We live in a society where people are on average quite poor at taking individual responsibility for doing their share to solve collective problems. We struggle to address even the most simple of these, as when people don’t want to wear a mask or get immunized to do their share to protect others. Therapists, who are used to helping people find ways to not feel bad, are sometimes too quick to help people not feel any burden to care for others, and that can be part of the problem.

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  • It’s said that the coverup is often worse than the crime. And the problem can often be not just people actively covering up a crime, or abuse, but people that just fail to create and support systems to hold people accountable. I think a lot of what Will points to is that the psychedelic field has not done enough to confront abuse when it has existed. So it isn’t enough to say “well I don’t abuse people” – are you taking a role to fight abuse when it happens? To hold people accountable? If you aren’t, and if you instead attack Will for trying to hold people accountable, then you are part of the problem.

    (Just like it isn’t enough to say “well I’m not a racist” – we need people to be anti-racist, anti-abuse.)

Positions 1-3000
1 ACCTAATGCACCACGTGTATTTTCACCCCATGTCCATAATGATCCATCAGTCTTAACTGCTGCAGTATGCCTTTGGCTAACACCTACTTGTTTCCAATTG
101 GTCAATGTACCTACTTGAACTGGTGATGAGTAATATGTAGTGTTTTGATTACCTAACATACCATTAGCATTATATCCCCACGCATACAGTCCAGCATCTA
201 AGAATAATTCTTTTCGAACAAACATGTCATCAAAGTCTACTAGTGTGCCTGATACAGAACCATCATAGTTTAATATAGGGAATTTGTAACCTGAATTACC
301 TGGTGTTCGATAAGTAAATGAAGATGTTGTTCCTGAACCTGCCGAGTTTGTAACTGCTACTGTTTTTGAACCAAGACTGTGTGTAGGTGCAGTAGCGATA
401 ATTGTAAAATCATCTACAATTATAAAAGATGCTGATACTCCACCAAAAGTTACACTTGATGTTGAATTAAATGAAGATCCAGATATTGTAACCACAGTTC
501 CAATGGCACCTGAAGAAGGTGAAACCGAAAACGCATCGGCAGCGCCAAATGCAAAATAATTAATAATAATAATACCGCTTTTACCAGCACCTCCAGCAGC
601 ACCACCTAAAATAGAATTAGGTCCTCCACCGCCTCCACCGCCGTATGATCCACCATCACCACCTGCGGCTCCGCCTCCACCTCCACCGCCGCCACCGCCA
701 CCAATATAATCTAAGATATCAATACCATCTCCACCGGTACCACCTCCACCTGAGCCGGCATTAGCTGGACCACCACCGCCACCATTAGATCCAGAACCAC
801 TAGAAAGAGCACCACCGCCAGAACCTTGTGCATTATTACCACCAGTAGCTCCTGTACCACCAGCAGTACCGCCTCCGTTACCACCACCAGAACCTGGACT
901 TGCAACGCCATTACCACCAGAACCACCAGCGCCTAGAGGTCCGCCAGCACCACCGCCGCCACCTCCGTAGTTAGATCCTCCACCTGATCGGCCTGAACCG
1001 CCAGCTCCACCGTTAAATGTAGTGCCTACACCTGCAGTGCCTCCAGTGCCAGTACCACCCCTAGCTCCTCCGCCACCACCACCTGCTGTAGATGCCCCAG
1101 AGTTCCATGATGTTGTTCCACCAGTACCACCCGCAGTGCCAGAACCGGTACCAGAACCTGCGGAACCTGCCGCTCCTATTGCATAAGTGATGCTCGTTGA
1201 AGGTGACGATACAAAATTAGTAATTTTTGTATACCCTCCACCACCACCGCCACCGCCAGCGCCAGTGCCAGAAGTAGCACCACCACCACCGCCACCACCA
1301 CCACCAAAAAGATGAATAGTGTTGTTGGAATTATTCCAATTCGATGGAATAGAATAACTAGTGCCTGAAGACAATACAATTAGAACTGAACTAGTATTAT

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  • Great article! Thanks for taking the time to share it. I very much agree with you that trying to repress gay feelings can lead to being mad. I never experienced the kind of oppression you did, but I still found I was induced to turn against my own feelings in a way that contributed to madness.

    And thanks for pointing out that psychiatry in the US has still not apologized for pathologizing gay people. One more sign of lack off accountability.

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  • I think some of the better therapist training these days does encourage therapists to share more of the weird workings of their own minds, because that does help put things in perspective. Or also to share just how common certain mental phenomena is – even if the therapist doesn’t experience it. Without this kind of sharing, people can end up feeling kind of helplessly different, rather than maybe only needing to change a few things to get moving in their valued direction in life.

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  • Hi Lauren,

    Thanks for sharing this piece! We need more people to speak out about how getting outside of our usual minds can be quite valuable, in both spiritual and creative ways – even if it can also be confusing and disruptive of our “normality.”